Welcome “home”

Wedged between stern men and impeccably behaved children on the U2 to Pankow, I was positively triumphant.  I’m….commuting? On the Berlin underground!? I am so blending in right now – not just a hapless tourist trying to find the Brandenburg Gate, but a real Berliner just heading home from work. Man, I’m am good at moving countries.

Minutes after my heartening realisation, a  I am asked to pay a €60 fine for buying the wrong fare earlier that morning.

“But I’ve only just moved here! It’s my first day of work!” I pleaded with the conductor, who bears an expression suggesting he’s had it with these daft Brits and their shite German.

I hand over the cash.

***

berlin1

A pair of creative twentysomethings jump ship from the UK to Berlin. God, that’s a cliche. People like us are immortalised in monochrome Tumblr accounts aplenty. We are the literally the worst kind of hipsters. Thankfully, we don’t quite fit the stereotypes; yes, we both wear a lot of black, but we loathe techno and just hearing the Berlin nightlife stories make me want to to spend some time in church.

But we did it anyway. After weeks in which every email from LinkedIn felt like a bitchy, personal dig, I landed my first post-uni role for an awesome travel company in Berlin. I even managed to persuade my boyfriend to take the leap with me (a process which was nearing dangerously close to a PowerPoint presentation).

After two weeks of being here, I can safely say that moving countries has been exhilarating, daunting, joyous, upsetting, thrilling and challenging. I could have never prepared myself enough for it. Even having spent much of my childhood moving around, including about a decade in Germany, flying the nest yourself is an altogether more terrifying experience, but absolutely no less rewarding.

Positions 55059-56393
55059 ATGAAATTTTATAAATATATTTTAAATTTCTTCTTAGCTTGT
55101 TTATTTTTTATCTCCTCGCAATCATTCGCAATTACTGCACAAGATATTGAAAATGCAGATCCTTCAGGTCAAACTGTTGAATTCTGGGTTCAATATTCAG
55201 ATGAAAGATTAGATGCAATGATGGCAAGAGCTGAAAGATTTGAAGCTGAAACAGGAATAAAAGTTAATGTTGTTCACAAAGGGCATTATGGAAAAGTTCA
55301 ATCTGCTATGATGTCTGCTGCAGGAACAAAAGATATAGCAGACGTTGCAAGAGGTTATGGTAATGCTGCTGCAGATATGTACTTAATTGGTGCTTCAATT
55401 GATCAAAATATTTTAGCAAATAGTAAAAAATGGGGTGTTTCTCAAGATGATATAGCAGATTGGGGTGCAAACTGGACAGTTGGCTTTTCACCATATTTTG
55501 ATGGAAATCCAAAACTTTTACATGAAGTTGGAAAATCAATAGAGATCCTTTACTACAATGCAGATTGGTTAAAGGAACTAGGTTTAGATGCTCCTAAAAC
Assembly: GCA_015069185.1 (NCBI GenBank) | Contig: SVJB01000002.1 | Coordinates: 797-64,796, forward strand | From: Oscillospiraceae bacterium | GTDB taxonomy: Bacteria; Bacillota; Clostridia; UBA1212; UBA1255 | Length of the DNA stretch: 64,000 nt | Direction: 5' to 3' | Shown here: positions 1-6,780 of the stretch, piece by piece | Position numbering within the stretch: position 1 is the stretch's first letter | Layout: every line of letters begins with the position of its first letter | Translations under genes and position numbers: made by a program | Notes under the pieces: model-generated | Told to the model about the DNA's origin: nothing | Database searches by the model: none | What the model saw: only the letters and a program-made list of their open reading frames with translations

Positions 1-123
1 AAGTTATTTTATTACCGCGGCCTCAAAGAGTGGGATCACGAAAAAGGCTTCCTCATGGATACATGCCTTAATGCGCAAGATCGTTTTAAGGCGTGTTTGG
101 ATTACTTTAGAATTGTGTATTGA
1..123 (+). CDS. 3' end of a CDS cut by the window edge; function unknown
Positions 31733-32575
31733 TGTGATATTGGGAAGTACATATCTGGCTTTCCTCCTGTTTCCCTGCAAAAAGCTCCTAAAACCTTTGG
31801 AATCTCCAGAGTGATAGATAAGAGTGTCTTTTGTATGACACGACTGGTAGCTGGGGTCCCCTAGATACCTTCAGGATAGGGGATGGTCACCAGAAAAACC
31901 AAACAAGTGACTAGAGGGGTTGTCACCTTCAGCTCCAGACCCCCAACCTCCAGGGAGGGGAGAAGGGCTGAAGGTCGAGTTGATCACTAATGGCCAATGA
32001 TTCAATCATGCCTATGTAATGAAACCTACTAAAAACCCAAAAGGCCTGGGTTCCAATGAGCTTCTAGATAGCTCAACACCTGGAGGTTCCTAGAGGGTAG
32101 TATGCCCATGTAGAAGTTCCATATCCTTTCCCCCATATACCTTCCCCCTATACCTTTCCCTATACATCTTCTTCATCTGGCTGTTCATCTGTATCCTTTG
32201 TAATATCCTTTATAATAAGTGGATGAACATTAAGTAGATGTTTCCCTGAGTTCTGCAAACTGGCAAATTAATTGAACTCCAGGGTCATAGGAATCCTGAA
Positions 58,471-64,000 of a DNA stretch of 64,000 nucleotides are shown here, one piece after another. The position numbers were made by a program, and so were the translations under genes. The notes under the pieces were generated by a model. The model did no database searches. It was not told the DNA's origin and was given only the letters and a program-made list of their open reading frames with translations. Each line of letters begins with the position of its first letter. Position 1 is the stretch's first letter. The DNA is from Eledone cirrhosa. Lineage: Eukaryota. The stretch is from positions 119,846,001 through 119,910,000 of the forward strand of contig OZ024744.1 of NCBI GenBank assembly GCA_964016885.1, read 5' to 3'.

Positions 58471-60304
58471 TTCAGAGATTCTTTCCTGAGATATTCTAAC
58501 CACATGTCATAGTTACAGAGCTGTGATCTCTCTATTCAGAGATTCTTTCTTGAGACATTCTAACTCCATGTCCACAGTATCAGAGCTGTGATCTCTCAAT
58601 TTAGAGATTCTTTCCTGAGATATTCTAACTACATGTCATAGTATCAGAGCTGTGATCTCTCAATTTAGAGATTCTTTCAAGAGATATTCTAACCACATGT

Everything about being here still manages to impress me. From the brilliant cycling amenities to the even better recycling culture, we’ve spent many a conversation reflecting on how much things just make sense here. Yep, taxes are high, and we’re yet to find an acceptable substitute for Bisto gravy, but I’ll take both hits for a – wait for it – great quality of life. Plus the fizzy juice here just tastes sensational.

Yet what surprised me the most was how even after starting my job and successfully tackling the paperwork, it all still didn’t feel…normal. While I had anticipated taking some time to settle in, I had not expected to feel very anxious, very confused, and very unsure about what on earth I was up to for more than just a few days. Really, I felt as lost as the Brits I see every day on the u-bahn, just trying to find the Brandenburg Gate.

Contrary to what more seasoned travellers might insist, life-altering adventures don’t always begin in a blur of parties and selfies with all your new international pals: they mean weeks of questioning your decision, weepy goodbyes which only get harder with every minute in departures, and quiet, consolatory airport breakfasts in Spoons. They tip your comfortable world upside down and that may not mean endless, Instagram-perfect euphoria. It does mean being forced to confront a whole lot of scary shit, learning more about yourself and your limits, all while getting used to life in the big city.

But with those new challenges means ample room to – ugh – “grow”, which I’ll be writing all about here. In between dodging tourists, agonising over my new favourite German cake and complaining about Brexit with other expats, I’m going to be writing an honest account of life of a young, jittery but plucky Scot trying to work things out Berlin.

Right now, things are looking positive. Ask any foreigner living here – if you can emerge from the German bureaucracy unscathed, you’re off to a pretty bloody wunderbar start.

3 thoughts on “Welcome “home”

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